Monday, September 6, 2010

and enter in euphrates (9.6.10)

child of a wayward parent
lay down your bow
your past
strip off the armor you wore well
helm to boot to raiment

closen eyes which sift through times
faults of all her favors
enough life to realize
burdens of our neighbors

lesions and age
ride upon your face
prove readable at last

come now
and enter in euphrates

wash it all downstream

4 comments:

Galyn said...

I like it. It symbolizes repentance, cleansing, and starting over for me.

Bryson D. Kearl said...

It meant something slightly different to me . . . I loved my interpretation. J-Rock, am I privy to know your meaning?

Josh said...

Nice flow. Artistic yet conversational. Makes me envision a seasoned soldier in Roman armor in a desert as he sheds his past of conflict and immerses himself in the refreshing river of water.

J.S. Lewis said...

Josh, your analysis was poetic in and of itself. Thank you.

I relish in others' individual interpretations. After Kubrick unleashed "2001: A Space Odyssey" on mankind any who saw the film wanted an explanation. He never gave one. Said he, "You're free to speculate as you wish about the philosophical and allegorical meaning of the film — and such speculation is one indication that it has succeeded in gripping the audience at a deep level." Many of my works are cryptic, abstract and altogether mystifying. Like him, I support the reader to find their own meaning within the text. We each bring our own experience, beliefs and ideas to the table where we dissect art. We each find something different.

However, I have decided to comment briefly on this piece. This is not by any means the answer. Merely some of the thoughts that linger in my mind in association with this poem:

I've been meaning to start a blog for my poetry for some time. Yesterday was that day and I was trying to think of what my first post should be... an introduction of some kind...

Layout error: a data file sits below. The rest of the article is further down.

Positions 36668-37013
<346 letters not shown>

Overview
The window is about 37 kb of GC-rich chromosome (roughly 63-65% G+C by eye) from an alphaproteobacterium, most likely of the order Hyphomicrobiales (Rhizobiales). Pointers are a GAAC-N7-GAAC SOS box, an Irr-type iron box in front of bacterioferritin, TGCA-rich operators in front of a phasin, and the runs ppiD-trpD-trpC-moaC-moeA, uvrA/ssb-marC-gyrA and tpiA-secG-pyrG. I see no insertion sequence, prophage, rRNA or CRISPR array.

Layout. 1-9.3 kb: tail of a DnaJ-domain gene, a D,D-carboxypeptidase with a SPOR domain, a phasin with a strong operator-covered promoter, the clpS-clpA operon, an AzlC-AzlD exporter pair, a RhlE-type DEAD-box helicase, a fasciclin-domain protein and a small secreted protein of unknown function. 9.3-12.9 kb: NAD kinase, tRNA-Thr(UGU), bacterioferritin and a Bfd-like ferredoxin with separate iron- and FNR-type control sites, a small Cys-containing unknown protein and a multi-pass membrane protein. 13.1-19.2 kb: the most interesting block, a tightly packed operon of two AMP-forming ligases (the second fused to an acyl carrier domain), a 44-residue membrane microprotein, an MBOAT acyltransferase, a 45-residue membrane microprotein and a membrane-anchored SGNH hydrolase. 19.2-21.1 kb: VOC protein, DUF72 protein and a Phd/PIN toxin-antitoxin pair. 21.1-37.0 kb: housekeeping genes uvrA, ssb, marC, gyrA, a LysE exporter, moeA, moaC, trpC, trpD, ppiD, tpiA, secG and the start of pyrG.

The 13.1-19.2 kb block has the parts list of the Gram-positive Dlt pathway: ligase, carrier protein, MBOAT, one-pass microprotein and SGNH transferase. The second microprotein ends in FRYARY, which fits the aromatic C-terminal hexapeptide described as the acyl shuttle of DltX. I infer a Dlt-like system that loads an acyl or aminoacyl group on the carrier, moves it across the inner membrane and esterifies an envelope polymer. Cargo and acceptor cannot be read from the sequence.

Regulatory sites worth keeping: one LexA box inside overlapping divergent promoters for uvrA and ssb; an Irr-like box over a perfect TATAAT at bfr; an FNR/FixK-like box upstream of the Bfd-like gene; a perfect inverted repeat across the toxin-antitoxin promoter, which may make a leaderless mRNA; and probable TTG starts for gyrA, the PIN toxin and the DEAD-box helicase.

I had decided to call the blog "euphrates," which was the name for a collection of poems I began writing three years ago. At that time I was reading the second chapter of Genesis. I love the imagery of the river flowing out of the Garden of Eden. It flowed until a point where it parted into four heads: the birth of four rivers. Euphrates was the fourth, the last, and I decided to start there.

Recently, when reading these verses again, I noticed that the account mentions where the first three rivers (Pison, Gihon, and Hiddekel) flow to, but not the fourth, not Euphrates. The notion of a river that nobody knows to where it flows thrilled me. Now, of course, man knows where Euphrates goes - it was just for [whatever reason] not mentioned in Genesis 2. Still, this idea enters me and I love it and so I take and so I use it. Besides, after reading the entry for "Euphrates" in the Bible Dictionary, I like it all the more. It mentions it being "a route of communication between east and west." Perfect for poetry.

And so, with the name and purpose known, I sat before my Mac yesterday with every intention of writing an introduction to euphrates and that is what I did. I just didn't know it was going to be in the form of a poem. In hindsight I feel that nothing could be better. This is a place for poems and only poems (besides readers' comments and I am my own biggest reader).

I have put myself into euphrates. I feel I've enough experiences for this to work. I'm going to let some of these infinite words in my mind "prove readable at last." This piece begins it all. Henceforth and forever will be what follows.